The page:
If you are a “planning geek” such as myself, you have probably been reading the latest news about the Department of Labor’s new rule regarding giving advice on retirement assets.
It’s interesting to me that this rule has come from the Department of Labor (DOL) instead of the Securities and Exchange Commission (SEC). I can only imagine that the reason is to eliminate the incentive for brokers to put retirement savers in inappropriate investments, especially in regard to their 401k assets at retirement. As the Baby Boomers begin to retire, there will be a huge wave of these transactions without regard to the many options available to the retiree and the ripple effect of the choices that are made at that time. My advice, if you are getting ready to retire, don’t be too quick to move the assets without considering the choices open to you. The new rule basically says that those who give advice on IRA’s, qualified plans and health savings accounts (HSA’s) must act as a fiduciary, putting the best interests of his or her clients first.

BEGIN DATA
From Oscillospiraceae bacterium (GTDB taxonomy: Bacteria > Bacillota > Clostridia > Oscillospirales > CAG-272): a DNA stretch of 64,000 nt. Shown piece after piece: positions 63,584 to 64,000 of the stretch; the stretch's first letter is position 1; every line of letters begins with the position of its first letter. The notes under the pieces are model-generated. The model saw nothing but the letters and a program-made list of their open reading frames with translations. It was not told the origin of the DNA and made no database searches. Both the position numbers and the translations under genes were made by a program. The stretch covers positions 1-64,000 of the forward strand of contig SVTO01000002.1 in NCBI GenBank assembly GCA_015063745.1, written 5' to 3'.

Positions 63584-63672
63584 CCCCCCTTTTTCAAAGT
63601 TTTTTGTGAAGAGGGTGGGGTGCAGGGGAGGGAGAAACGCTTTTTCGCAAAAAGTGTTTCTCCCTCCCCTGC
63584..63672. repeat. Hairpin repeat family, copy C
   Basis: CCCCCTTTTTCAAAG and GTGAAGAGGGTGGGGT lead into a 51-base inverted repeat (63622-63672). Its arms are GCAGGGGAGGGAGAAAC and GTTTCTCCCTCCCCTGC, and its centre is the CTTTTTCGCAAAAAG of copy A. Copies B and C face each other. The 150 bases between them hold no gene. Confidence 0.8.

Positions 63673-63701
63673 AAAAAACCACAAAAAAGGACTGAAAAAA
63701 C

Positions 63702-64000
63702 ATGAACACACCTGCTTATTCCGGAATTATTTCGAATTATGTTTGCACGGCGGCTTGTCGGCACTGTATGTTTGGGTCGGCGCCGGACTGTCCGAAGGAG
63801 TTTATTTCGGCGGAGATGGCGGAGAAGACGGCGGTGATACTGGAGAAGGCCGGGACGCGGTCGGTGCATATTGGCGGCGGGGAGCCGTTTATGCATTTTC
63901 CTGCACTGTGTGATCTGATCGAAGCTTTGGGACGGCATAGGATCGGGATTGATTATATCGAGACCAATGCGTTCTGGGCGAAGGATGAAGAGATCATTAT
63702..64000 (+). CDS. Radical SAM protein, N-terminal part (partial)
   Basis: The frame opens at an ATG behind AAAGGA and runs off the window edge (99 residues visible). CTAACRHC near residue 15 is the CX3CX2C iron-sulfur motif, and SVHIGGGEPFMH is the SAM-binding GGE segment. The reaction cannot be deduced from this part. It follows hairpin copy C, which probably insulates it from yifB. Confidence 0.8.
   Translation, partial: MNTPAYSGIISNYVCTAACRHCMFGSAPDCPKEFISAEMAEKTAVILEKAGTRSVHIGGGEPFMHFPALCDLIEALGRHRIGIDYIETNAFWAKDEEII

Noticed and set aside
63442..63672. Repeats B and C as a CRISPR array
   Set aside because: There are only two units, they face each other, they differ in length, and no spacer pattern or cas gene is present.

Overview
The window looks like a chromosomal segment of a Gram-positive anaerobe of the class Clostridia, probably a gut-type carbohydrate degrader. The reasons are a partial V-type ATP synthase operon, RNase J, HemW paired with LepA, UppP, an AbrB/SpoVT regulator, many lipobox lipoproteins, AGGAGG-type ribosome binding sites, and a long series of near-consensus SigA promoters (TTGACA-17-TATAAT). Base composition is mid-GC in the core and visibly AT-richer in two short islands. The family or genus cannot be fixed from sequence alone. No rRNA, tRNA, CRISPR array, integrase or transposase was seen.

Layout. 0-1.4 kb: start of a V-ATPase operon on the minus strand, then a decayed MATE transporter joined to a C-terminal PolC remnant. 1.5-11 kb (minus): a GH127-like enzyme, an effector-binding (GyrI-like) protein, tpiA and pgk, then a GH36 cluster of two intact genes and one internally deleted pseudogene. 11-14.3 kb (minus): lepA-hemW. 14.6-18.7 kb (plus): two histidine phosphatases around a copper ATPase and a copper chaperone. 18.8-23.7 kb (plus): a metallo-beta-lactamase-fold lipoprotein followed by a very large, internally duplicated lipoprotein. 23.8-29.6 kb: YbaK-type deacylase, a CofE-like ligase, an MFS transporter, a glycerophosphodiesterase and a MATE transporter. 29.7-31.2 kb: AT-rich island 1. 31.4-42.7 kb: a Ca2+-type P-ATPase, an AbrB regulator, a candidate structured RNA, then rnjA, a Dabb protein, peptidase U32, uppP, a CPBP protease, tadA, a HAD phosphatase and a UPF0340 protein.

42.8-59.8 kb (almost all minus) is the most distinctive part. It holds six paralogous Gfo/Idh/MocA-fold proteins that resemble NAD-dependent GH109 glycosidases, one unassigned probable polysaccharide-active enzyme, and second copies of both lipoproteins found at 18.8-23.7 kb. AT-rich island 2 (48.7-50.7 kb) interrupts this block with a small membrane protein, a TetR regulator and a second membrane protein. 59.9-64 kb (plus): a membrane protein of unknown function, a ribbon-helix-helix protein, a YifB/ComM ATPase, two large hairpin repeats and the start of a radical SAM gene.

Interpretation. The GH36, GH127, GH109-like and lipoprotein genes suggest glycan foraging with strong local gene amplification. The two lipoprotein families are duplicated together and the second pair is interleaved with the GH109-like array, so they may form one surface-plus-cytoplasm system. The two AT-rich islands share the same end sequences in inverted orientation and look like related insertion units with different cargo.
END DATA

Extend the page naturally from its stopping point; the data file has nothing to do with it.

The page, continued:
At CORDA, “we always have” acted as a fiduciary in managing retirement assets as well as all non-retirement and taxable savings that our clients have entrusted to us. This fiduciary standard is a key difference between what is a broker dealer versus a registered investment advisor (RIA). As an RIA, we abide by the standard of care set by the SEC which requires us to act in our clients’ best interests. Broker-dealers only have to meet a “suitability standard.”
This is a good time to remind you that “we always have” eaten our own cooking. As employees of CORDA, we are invested primarily in the same businesses in which we invest for our clients. Simply stated, our interests are aligned with yours.